50. Hancock, G. R., & Mueller, R. O. (2001). Rethinking construct reliability within latent variable systems. In R. Cudeck, S. du Toit, & D. Sörbom (Eds.), Structural equation modeling: Present and future—A festschrift in honor of Karl Jöreskog. Lincolnwood, IL: Scientific Software International, Inc.Google Scholar
  51. Hancock, G. R., & Mueller, R. O. (Eds.). (2006). Structural equation modeling: A second course. Greenwich, CT: Information Age Publishing.Google Scholar
  52. Helliwell, J. F., Barrington-Leigh, C., Harris, A., & Huang, H. (2009). International evidence on the social context of wellbeing (NBER Working Paper No. 14720). Cambridge, MA: National Bureau of Economic Research.Google Scholar
  53. Hershberger, S. L. (2003). The growth of structural equation modeling: 1994–2001. Structural Equation Modeling: A Multidisciplinary Journal, 10, 35–46.CrossRefGoogle Scholar
  54. Heylighen, F. (1999). Happiness. In F. Heylighen, C. Joslyn, & V. Turchin (Eds.), Principia Cybernetica Web. Brussels: Principia Cybernetica. Retrieved from
  55. Hills, P., & Argyle, M. (2002). The Oxford Happiness Questionnaire: A compact scale for the measurement of psychological well-being. Personality and Individual Differences, 33, 1073–1082.CrossRefGoogle Scholar
  56. Howell, R. D., Breivik, E., & Wilcox, J. B. (2007a). Is formative measurement really measurement? Reply to Bollen (2007) and Bagozzi (2007). Psychological Methods, 12, 238–245.CrossRefGoogle Scholar
  57. Howell, R. D., Breivik, E., & Wilcox, J. B. (2007b). Reconsidering formative measurement. Psychological Methods, 12, 205–218.CrossRefGoogle Scholar
  58. Hu, L., & Bentler, P. M. (1999). Cutoff criteria for fit indexes in covariance structure analysis: Conventional criteria versus new alternatives. Structural Equation Modeling: A Multidisciplinary Journal, 6, 1–55.CrossRefGoogle Scholar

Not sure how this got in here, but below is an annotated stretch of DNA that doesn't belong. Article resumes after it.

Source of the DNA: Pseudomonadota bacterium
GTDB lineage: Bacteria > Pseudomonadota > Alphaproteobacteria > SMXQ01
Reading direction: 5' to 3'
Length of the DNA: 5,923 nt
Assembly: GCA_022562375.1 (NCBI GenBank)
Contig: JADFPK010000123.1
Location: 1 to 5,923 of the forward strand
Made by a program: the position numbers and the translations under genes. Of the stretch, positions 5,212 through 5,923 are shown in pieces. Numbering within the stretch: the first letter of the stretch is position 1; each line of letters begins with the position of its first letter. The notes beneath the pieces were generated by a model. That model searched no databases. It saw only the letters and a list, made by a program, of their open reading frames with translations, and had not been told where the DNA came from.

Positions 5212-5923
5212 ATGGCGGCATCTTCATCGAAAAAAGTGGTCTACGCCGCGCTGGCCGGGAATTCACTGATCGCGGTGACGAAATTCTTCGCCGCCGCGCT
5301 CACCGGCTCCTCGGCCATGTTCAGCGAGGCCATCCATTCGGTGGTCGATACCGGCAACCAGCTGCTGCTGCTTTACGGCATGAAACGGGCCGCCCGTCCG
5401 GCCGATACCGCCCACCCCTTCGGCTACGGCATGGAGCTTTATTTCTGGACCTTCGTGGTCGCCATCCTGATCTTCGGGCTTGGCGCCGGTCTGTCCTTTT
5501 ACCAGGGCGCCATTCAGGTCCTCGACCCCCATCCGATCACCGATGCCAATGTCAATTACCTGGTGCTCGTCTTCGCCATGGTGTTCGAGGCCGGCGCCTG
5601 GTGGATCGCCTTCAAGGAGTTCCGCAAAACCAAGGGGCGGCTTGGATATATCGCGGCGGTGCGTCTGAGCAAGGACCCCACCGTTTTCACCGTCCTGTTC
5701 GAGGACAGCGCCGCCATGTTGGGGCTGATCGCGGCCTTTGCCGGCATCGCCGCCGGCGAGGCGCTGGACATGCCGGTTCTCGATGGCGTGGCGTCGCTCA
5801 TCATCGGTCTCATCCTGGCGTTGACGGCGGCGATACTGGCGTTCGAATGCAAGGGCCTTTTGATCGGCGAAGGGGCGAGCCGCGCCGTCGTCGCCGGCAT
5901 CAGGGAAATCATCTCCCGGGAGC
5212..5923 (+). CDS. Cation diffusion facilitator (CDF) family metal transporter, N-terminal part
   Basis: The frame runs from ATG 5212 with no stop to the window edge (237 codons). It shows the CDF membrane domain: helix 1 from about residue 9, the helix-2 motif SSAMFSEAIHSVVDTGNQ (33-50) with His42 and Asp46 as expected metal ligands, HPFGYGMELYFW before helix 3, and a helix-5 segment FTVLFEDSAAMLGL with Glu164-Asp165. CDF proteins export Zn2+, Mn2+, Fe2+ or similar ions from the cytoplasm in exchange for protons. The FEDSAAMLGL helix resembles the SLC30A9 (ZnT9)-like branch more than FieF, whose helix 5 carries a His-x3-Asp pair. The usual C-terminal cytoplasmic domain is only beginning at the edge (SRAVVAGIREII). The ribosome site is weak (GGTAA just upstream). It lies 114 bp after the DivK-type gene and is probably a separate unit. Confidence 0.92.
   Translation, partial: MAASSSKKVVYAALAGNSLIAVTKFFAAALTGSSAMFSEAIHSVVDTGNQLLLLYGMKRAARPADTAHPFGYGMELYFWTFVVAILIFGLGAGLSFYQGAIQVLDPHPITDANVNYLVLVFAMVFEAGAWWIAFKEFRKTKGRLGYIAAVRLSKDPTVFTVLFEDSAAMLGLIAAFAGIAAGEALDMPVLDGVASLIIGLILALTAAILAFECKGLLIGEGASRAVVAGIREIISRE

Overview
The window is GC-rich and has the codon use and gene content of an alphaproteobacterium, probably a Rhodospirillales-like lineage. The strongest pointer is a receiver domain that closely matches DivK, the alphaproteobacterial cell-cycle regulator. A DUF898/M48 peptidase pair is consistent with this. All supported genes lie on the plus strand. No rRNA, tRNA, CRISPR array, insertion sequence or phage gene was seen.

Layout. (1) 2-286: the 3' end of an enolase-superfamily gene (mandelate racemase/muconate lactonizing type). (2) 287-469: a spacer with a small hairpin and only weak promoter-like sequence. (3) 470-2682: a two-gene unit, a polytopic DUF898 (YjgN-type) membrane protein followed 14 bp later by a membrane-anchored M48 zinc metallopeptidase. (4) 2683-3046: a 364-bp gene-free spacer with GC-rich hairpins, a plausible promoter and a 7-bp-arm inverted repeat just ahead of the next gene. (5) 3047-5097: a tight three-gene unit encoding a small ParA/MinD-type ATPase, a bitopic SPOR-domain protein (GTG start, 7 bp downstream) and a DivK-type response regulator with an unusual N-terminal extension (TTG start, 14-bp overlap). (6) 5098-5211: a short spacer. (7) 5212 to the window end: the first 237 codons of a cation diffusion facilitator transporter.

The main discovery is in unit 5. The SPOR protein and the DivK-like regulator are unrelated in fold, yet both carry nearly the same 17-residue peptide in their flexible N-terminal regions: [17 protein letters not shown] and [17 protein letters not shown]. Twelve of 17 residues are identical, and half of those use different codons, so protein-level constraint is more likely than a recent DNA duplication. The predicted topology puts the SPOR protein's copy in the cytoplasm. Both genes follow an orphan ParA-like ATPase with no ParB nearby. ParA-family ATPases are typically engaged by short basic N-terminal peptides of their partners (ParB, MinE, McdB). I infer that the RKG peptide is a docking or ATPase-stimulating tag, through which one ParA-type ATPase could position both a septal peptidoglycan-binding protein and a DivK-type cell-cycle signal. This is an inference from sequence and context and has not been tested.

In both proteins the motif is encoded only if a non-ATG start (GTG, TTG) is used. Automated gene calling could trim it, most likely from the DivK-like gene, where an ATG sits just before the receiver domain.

59. Kahneman, D. (1999). Objective happiness. In D. Kahneman, E. Diener, & N. Schwarz (Eds.), Wellbeing: Foundations of hedonic psychology (pp. 3–25). New York, NY: Sage.Google Scholar
  60. Kahneman, D., & Deaton A. (2010, September 7). High income improves evaluation of life but not emotional wellbeing. PNAS Early Edition. doi: 10.1073/pnas.1011492107.
  61. Kahneman, D., & Krueger, A. B. (2006). Developments in the measurement of subjective wellbeing. Journal of Economic Perspectives, 20(1), 3–24.CrossRefGoogle Scholar
  62. Kahneman, D., & Tversky, A. (1984). Choices, values, and frames. American Psychologist, 35(4), 341–350.CrossRefGoogle Scholar
  63. Kenny, D. A., & McCoach, D. B. (2003). Effect of the number of variables on measures of fit in structural equation modeling. Structural Equation Modeling, 10(3), 333–351.CrossRefGoogle Scholar
  64. Koszegi, B., & Rabin, M. (2007). Mistakes in choice-based welfare analysis. American Economic Review, 97(2), 477–481.CrossRefGoogle Scholar
  65. Lane, R. E. (2000). The loss of happiness in market democracies. New Haven, CT: Yale University Press.Google Scholar
  66. Layard, R. (2005). Happiness: Lessons from a new science. New York, NY: Penguin.Google Scholar
  67. Layard, R., Mayraz, G., & Nickell, S. (2008). The marginal utility of income. Journal of Public Economics, 52(8), 1846–1857.CrossRefGoogle Scholar
  68. Lim, C., & Putnam, R. (2010). Religion, social networks, and life satisfaction. American Sociological Review, 75(6), 914–933.CrossRefGoogle Scholar
  69. Lucas, R. E., Diener, E., & Suh, E. (1996). Discriminant validity of wellbeing measures. Journal of Personality and Social Psychology, 71(3), 616–628.CrossRefGoogle Scholar
  70. Lyubomirsky, S., & Lepper, H. (1999). A measure of subjective happiness: Preliminary reliability and construct validation. Social Indicators Research, 46, 137–155.CrossRefGoogle Scholar
  71. MacKenzie, S. B., Podsakoff, P. M., & Podsakoff, N. P. (2011). Construct measurement and validation procedures in MIS and behavior research: Integrating new and existing techniques. MIS Quarterly, 35, 293–334.Google Scholar
  72. MacKerron, G. (2012). Happiness economics from 35000 feet. Journal of Economic Surveys, 26(4), 705–735.CrossRefGoogle Scholar
  73. Maggino, F. (2009). Methodological aspects and technical approaches in measuring subjective well-being. Firenze: Firenze University Press.Google Scholar
  74. Maggino, F. (2014). Assessing the subjective well-being of nations. In Global handbook of quality of life: Exploration of well-being of nations and continents (pp. 803–830). Dordrecht, Netherlands: Springer.Google Scholar
  75. Malhotra, N., & Birks, D. (2007). Marketing research: An applied approach (3rd European ed.). Harlow: Prentice Hall/Financial Times.Google Scholar
  76. Maridal, J. H., & Eger, R. (2010). Human prosperity. Global Business & Economics Anthology, 2010(1), 268–280.Google Scholar
  77. McCoy, E. S., Taylor-Blake, B., Street, S. E., Pribisko, A. L., Zheng, J., & Zylka, M. J. (2013). Peptidergic CGRPa primary sensory neurons encode heat and itch and tonically suppress sensitivity to cold. Neuron, 78(1), 138–151.CrossRefGoogle Scholar